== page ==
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DoD spends $84M a year on Viagra, similar meds

February 13, 2015 (Photo Credit: Joe Raedle/Getty Images)

A report published online last week by the Washington Free Beacon and picked up by Fox News and the U.K.'s Daily Mail noted that the Pentagon spent more than $500,000 for Viagra in 2014.

That's a lot of money — but the figure wasn't even close to the real amount spent by the Defense Department for that erectile dysfunction drug and others.

According to data from the Defense Health Agency, DoD actually spent $41.6 million on Viagra — and $84.24 million total on erectile dysfunction prescriptions — last year.

And since 2011, the tab for drugs like Viagra, Cialis and Levitra totals $294 million — the equivalent of nearly four U.S. Air Force F-35 Joint Strike Fighters.

The Free Beacon based its analysis on 60 contracts for Viagra to Cardinal Health Inc., according to the article.

But those contracts tell only part of the story: DHA and its pharmacy benefits manager Express Scripts run a vast organization that dispenses medications through military hospitals and clinics, by mail and at retail stores nationwide via multiple contracts.

And according to DHA, military beneficiaries, including active-duty personnel, retirees and eligible family members, filled nearly 1.18 million prescriptions for ED medications through this system in 2014.

While drugs such as Viagra, Cialis, Levitra and other phosphodiesterase type 5 inhibitors are prescribed for other conditions, such as pulmonary arterial hypertension, their most common use is for treating sexual dysfunction in men.

In the DoD system, which dispensed eight types of ED meds in 2014, Viagra, added to the DoD formulary in 2012, tops the list for most popular: Of the 1.18 million prescriptions, 905,083 were for Viagra, at a cost of $41.6 million.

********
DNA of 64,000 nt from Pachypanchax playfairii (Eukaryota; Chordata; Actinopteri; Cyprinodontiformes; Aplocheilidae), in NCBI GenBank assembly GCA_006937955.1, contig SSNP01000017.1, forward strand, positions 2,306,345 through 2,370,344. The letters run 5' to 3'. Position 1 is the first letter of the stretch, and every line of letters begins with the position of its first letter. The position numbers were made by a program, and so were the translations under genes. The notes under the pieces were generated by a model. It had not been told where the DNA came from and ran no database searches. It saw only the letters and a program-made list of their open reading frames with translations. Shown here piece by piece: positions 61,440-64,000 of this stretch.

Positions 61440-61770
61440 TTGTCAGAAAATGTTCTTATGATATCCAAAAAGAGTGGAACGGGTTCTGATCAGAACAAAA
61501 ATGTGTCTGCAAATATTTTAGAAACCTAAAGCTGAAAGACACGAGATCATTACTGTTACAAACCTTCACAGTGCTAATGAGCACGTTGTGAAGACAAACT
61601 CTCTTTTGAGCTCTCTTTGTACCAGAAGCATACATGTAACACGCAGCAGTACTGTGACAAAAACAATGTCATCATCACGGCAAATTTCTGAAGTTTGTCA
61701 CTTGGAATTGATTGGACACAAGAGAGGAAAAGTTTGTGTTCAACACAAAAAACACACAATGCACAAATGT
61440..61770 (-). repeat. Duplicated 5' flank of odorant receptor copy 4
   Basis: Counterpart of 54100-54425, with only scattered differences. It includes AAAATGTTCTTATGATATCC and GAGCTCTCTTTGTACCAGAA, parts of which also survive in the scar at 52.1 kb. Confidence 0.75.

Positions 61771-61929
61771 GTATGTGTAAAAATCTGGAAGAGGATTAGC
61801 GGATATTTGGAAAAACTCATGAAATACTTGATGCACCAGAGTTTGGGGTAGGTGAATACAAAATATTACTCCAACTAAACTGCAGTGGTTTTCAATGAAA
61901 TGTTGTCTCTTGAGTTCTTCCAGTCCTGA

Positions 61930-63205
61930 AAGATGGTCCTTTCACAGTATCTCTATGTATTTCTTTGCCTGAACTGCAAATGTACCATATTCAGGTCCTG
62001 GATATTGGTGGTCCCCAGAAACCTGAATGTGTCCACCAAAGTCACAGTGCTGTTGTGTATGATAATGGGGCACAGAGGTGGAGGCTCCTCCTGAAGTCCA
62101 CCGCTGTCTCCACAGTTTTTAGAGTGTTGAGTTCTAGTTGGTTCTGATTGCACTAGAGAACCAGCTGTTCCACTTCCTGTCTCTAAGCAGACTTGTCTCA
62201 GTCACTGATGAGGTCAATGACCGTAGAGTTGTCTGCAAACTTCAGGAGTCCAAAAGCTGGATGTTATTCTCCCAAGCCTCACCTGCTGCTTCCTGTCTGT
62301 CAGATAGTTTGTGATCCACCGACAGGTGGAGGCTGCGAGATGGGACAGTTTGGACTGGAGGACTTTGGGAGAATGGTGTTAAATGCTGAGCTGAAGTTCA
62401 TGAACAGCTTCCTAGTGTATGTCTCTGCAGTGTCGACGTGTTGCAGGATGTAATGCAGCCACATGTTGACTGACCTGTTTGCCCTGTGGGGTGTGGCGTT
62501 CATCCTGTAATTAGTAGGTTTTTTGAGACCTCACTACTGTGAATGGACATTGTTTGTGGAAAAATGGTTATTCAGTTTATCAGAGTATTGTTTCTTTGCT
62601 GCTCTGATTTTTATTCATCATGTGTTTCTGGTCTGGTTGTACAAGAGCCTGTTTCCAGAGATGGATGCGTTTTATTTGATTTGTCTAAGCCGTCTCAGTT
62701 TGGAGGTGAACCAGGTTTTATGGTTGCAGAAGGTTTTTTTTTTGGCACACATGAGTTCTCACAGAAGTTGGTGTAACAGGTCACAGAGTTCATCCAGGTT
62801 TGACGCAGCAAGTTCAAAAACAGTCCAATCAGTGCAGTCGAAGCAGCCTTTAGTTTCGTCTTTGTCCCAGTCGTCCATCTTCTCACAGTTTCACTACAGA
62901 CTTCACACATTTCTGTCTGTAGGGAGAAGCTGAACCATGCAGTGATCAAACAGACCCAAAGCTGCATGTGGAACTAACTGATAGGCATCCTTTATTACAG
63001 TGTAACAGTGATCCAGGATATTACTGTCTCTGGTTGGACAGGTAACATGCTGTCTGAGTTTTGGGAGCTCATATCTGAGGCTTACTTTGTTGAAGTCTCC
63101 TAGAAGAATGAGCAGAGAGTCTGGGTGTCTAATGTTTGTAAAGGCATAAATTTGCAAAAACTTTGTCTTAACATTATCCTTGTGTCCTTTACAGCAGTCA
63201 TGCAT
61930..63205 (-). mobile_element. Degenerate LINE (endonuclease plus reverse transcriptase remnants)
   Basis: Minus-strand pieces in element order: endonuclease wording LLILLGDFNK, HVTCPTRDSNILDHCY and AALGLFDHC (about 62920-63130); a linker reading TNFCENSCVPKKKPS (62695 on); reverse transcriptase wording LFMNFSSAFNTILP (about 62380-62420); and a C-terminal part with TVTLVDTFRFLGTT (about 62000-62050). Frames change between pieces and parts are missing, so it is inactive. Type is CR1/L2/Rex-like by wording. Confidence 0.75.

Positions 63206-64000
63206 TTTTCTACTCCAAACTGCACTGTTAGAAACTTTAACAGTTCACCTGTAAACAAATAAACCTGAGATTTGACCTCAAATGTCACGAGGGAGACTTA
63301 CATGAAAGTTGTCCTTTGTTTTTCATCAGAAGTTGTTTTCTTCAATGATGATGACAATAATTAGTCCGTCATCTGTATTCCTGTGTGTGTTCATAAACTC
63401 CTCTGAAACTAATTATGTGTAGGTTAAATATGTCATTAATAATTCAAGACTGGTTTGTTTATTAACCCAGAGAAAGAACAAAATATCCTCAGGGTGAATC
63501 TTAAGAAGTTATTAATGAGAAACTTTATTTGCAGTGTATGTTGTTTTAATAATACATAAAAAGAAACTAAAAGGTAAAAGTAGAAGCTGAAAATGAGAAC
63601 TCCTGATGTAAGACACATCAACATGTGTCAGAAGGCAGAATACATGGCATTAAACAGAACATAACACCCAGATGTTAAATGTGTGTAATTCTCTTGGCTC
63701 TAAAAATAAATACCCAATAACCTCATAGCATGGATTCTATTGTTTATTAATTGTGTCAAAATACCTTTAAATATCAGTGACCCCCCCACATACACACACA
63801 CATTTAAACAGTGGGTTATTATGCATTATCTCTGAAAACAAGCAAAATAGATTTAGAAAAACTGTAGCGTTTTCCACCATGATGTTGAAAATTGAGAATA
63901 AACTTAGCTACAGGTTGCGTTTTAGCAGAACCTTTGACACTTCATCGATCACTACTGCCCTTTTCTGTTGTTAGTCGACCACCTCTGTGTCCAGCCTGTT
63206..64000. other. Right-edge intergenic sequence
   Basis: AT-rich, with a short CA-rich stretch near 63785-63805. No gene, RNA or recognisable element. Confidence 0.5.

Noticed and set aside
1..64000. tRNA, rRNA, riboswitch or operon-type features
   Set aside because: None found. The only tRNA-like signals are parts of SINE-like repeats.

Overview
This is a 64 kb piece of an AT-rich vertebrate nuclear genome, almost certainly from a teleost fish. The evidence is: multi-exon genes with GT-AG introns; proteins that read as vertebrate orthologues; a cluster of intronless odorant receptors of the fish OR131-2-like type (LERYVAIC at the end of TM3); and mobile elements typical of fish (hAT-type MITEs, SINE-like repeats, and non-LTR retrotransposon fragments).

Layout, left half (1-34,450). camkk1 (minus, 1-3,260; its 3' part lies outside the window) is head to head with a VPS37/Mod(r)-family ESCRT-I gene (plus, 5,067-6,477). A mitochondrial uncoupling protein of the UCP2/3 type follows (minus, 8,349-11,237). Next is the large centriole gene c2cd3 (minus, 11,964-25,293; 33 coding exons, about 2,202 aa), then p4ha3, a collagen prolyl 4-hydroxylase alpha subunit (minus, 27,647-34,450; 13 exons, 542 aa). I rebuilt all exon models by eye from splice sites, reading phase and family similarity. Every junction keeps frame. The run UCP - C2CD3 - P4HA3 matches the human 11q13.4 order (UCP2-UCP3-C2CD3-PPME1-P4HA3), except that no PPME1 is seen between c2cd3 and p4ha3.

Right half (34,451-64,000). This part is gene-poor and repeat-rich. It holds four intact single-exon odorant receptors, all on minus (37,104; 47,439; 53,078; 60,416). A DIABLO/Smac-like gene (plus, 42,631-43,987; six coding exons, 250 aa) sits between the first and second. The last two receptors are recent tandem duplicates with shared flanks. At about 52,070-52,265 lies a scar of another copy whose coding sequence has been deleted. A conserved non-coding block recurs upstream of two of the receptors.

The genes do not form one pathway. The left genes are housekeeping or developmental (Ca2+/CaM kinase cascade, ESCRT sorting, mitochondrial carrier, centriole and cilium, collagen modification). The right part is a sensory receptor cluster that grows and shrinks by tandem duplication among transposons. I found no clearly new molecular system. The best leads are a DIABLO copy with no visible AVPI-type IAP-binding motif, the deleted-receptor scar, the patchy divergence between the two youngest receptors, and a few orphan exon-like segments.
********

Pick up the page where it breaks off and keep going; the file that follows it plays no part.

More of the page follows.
Cialis ranked second, with 185,841 prescriptions totaling $22.82 million.

Revatio — one of the costliest ED medications in the DoD formulary — was the least frequently prescribed: 1,699 prescriptions in 2014 for a total cost of $2.24 million, according to DHA.

While some studies have shown that the incidence of erectile dysfunction has increased among service members in the past several years, less than 10 percent of the prescriptions were for active-duty troops.

According to the data, active-duty troops received just 102,885 scripts for ED meds, totaling $7.67 million.

A report published in September found that the incidence rate of ED among active-duty personnel more than doubled from 2004 to 2014.

Researchers at the Armed Forces Health Surveillance Center found that the overall incidence rate of ED climbed from 5.8 cases per 1,000 person-years in 2004 to 12.6 cases in 2013, or more than 1 percent of the total population.

According to the report, 100,248 cases of ED were diagnosed among active-duty members from 2004 to 2013.

More than half of those were classified as "psychogenic," meaning the dysfunction was related to psychiatric rather than physical causes.

A number of factors can contribute to ED, from mental health conditions like post-traumatic stress disorder, depression and anxiety, to medications for treating physical and mental conditions as well as injuries, illness and aging.

DoD has launched a number of initiatives in the past several years to decrease its prescription medications costs, to include requiring Medicare-eligible retirees and their family members to get their long-term prescriptions at lower-cost options to the military, either by mail or at military treatment facilities.

Starting in October, retired service members and their eligible family members will have to do the same. Tricare has not released details of the planned transition but it was mandated by the fiscal 2015 National Defense Authorization Act, signed into law in December.

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